An early marriage lasted only a couple of months and left her with a baby daughter. Beryl supported herself and little Gloria by working the bars around Philly with the Two Dukes and a Duchess, with the Toppers (later known as Steve Gibson’s Red Caps), and with her own trio. To get in the union she had been obliged to earn the $25 fee by working as a waitress at $5 a week.
“Then one week Slam Stewart came to town to play the Earle,” she recalls. “Everybody used to go to Nat Segall’s Down Beat club in those days to sit in, so I went there hoping to find Slam. He came in and I asked him to play some with me. He looked at me like I was crazy. A woman? No!
“So I went up and started playing by myself. I’d played about eight bars when he was up on the stand playing with me. We played “Body and Soul.”
“After we’d finished that one number he asked me if I wanted to join his trio. He had Johnny Collins and Billy Taylor with him then. I replaced Billy—this was in 1946, and I stayed with Slam almost three years the first time.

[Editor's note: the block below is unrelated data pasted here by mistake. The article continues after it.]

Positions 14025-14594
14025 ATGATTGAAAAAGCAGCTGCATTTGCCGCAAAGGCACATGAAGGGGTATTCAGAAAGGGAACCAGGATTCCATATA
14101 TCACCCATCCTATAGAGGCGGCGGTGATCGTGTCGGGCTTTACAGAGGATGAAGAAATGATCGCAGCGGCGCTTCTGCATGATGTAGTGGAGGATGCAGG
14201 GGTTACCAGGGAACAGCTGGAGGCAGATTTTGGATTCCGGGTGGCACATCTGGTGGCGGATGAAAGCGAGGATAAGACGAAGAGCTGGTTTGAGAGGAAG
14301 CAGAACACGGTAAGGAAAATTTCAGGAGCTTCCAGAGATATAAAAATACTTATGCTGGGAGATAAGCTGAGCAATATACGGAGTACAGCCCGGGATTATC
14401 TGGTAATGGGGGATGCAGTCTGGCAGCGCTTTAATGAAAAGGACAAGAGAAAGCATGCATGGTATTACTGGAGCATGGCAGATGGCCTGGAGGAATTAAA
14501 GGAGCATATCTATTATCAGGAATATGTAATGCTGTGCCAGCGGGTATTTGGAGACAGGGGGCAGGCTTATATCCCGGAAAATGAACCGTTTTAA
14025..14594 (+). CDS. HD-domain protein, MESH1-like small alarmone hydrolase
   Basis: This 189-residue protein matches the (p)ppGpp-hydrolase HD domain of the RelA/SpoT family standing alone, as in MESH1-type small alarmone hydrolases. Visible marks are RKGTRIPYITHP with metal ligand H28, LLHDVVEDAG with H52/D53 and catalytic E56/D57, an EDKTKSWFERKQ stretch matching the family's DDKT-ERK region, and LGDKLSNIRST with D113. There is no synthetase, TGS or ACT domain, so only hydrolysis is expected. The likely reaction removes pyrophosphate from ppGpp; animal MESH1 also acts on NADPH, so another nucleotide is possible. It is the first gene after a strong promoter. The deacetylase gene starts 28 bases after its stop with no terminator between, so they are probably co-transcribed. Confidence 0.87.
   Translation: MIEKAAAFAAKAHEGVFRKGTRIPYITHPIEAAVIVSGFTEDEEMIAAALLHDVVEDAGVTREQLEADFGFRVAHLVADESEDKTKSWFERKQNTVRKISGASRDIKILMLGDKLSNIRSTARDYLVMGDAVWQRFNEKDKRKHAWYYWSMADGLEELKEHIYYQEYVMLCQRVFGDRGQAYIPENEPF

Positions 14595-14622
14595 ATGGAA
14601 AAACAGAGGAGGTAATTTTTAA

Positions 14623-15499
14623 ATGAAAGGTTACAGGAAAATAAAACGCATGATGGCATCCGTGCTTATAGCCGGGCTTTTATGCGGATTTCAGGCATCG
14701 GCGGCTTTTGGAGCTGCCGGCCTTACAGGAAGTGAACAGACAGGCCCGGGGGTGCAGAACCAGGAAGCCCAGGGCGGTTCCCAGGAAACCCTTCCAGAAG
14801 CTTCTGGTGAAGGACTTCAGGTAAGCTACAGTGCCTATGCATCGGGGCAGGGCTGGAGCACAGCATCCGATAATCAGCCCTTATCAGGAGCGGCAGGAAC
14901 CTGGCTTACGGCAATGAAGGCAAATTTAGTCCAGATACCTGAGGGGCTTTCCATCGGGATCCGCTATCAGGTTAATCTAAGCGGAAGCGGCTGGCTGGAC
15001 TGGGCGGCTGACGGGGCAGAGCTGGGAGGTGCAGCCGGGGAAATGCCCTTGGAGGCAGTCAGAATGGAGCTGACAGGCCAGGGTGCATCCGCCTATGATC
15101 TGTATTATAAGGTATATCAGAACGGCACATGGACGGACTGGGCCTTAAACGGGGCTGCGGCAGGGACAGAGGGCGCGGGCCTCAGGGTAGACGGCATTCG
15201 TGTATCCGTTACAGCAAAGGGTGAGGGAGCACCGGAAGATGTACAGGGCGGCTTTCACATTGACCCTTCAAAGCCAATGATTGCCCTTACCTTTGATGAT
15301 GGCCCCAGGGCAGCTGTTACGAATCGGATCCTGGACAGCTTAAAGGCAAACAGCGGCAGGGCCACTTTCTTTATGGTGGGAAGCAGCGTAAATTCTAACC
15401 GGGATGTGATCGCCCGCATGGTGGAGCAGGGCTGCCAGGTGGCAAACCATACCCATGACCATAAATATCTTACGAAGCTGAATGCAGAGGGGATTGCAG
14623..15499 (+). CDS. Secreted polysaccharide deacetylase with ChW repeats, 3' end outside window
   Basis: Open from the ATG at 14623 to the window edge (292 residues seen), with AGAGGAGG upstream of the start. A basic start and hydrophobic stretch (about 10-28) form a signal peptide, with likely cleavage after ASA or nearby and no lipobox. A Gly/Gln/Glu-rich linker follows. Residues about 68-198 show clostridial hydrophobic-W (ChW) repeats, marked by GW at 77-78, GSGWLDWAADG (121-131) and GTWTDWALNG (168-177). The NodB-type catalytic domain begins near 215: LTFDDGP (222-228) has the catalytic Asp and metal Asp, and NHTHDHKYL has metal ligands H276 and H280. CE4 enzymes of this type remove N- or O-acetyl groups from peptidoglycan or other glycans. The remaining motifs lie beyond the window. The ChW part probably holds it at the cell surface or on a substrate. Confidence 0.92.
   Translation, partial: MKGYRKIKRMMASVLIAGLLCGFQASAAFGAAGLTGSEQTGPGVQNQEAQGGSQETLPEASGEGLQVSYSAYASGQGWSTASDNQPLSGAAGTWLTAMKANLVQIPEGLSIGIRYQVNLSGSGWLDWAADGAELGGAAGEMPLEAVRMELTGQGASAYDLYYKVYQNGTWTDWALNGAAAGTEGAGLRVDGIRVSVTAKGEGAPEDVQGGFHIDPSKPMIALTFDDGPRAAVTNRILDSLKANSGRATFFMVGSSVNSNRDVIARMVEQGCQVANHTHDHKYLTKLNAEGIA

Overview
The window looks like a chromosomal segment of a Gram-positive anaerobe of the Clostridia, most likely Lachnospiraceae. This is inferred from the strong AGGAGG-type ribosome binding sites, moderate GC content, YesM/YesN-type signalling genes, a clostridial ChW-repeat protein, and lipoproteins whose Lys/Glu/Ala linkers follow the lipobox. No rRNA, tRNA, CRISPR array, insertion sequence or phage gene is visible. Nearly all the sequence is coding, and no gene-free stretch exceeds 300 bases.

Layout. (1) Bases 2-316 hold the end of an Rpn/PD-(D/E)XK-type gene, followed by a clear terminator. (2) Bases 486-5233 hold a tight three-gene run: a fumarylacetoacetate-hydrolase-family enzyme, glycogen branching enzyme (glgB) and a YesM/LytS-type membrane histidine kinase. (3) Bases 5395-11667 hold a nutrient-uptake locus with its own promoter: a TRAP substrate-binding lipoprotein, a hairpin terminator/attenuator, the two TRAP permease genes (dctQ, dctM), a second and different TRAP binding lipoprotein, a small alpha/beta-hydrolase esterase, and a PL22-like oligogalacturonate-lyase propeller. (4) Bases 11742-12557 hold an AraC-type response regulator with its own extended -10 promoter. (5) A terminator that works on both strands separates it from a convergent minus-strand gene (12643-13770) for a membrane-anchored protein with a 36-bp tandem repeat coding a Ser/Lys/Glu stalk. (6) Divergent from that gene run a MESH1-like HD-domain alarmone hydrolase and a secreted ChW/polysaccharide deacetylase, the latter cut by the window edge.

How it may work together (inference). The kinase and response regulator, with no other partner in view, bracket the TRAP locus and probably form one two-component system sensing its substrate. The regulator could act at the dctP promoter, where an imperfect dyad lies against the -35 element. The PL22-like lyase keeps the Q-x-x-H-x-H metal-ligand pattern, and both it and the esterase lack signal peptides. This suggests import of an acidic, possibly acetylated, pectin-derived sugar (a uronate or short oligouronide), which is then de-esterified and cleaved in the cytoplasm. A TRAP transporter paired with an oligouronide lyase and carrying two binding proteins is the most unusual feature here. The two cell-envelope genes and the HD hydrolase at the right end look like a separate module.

Later that year Beryl cut two sides for Victor’s Girls in Jazz album with Mary Osborne on guitar and June Rotenburg on bass, as well as a solo, “I Only Have Eyes for You,” which was released only a few weeks ago in Victor’s Modern Jazz Piano album. She also cut three sides with Don Byas for Gotham.
Beryl left Slam when her mother became seriously ill. After a few months of semi-retirement, during which her mother died, she returned as accompanist for Dinah Washington, who had heard her one night with Slam.
During her four months on the road with Dinah, Beryl seemingly fell under Dinah’s vocal influence. There are distinct Washingtonian traces in the subsequent Booker recordings for Sittin’ In.